Save for certain rate alterations, he 'accepted the findings.'
In the light of this testimony there is no occasion to discuss the extent to which the Secretary examined the evidence, and we agree with the Government's contention that it was not the function of the court to probe the mental processes of the Secretary in reaching his conclusions if he gave the hearing which the law required. The Secretary read the summary presented by appellants' briefs and he conferred with his subordinates who had sifted and analyzed the evidence. We assume that the Secretary sufficiently understood its purport. But a 'full hearing'—a fair and open hearing—requires more than that. The right to a hearing embraces not only the right to present evidence, but also a reasonable opportunity to know the claims of the opposing party and to meet them. The right to submit argument implies that opportunity; otherwise the right may be but a barren one. Those who are brought into contest with the Government in a quasijudicial proceeding aimed at the control of their activities are entitled to be fairly advised of what the Government proposes and to be heard upon its proposals before it issues its final command.
No such reasonable opportunity was accorded appellants. The administrative proceeding was initiated by a notice of inquiry into the reasonableness of appellants' rates. No specific complaint was formulated and, in a proceeding thus begun by the Secretary on his own initiative, none was required. Thus, in the absence of any definite complaint, and in a sweeping investigation, thousands of pages of testimony were taken by the examiner and numerous complicated exhibits were introduced bearing upon all phases of the broad subject of the conduct of the market agencies. In the absence of any report by the examiner or any findings proposed by the Government, and thus without any concrete statement of the Government's claims, the parties approached the oral argument.
Nor did the oral argument reveal these claims in any appropriate manner. The discussion by counsel for the Government was 'very general,' as he said, in order not to take up 'too much time.' It dealt with generalities both as to principles and procedure. Counsel for appellants then discussed the evidence from his standpoint. The Government's counsel closed briefly, with a few additional and general observations. The oral argument was of the sort which might serve as a preface to a discussion of definite points in a brief, but the Government did not submit a brief. And the appellants had no further information of the Government's concrete claims until they were served with the Secretary's order.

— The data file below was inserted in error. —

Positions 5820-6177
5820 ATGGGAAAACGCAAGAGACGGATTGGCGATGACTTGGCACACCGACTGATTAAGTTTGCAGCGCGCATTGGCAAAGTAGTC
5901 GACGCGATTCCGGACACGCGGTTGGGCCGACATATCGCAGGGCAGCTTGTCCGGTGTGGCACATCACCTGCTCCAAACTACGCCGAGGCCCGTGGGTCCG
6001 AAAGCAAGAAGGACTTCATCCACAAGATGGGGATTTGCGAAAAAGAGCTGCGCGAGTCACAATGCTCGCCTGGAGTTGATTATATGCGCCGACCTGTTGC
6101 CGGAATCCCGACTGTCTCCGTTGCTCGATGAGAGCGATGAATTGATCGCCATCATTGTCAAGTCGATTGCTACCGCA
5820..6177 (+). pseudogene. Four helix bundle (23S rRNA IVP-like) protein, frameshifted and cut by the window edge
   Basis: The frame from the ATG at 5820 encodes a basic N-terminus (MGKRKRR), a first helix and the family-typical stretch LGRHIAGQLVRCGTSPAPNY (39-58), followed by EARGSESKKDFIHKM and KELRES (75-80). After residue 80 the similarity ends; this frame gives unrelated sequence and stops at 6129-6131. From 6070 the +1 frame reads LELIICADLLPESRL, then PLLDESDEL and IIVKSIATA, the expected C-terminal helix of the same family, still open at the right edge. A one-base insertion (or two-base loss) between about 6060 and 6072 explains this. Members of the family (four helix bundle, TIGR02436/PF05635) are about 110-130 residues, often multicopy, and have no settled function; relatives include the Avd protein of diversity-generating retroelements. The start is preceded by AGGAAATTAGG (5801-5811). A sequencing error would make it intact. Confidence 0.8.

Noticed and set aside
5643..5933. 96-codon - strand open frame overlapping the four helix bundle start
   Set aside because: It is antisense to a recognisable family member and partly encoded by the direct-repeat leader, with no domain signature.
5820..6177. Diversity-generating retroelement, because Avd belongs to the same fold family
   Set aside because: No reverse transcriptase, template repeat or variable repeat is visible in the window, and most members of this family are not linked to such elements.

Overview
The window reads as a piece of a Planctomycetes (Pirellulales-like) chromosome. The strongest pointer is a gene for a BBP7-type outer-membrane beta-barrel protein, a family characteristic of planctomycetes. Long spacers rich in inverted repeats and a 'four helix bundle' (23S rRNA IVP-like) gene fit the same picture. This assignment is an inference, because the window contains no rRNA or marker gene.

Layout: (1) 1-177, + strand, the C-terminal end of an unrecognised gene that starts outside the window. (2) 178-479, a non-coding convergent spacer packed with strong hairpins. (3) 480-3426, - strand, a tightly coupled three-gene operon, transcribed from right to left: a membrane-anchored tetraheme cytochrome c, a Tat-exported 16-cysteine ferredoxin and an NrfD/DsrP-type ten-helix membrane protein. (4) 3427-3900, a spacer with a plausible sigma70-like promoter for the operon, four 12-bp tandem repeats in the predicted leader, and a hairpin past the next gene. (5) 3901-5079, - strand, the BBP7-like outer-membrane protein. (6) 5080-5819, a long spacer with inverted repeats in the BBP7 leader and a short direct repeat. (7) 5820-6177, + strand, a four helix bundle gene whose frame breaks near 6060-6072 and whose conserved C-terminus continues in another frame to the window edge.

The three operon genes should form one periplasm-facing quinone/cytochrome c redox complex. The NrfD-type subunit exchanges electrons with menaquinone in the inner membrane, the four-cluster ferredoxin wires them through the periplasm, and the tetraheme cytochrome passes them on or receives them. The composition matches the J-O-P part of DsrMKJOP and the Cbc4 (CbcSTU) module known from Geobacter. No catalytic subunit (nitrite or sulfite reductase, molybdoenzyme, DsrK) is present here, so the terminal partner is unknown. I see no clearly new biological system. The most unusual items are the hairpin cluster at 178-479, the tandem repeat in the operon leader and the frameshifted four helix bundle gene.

Congress, in requiring a 'full hearing,' had regard to judicial standards—not in any technical sense but with respect to those fundamental requirements of fairness which are of the essence of due process in a proceeding of a judicial nature. If in an equity cause, a special master or the trial judge permitted the plaintiff's attorney to formulate the findings upon the evidence, conferred ex parte with the plaintiff's attorney regarding them, and then adopted his proposals without affording an opportunity to his opponent to know their contents and present objections, there would be no hesitation in setting aside the report or decree as having been made without a fair hearing. The requirements of fairness are not exhausted in the taking or consideration of evidence, but extend to the concluding parts of the procedure as well as to the beginning and intermediate steps.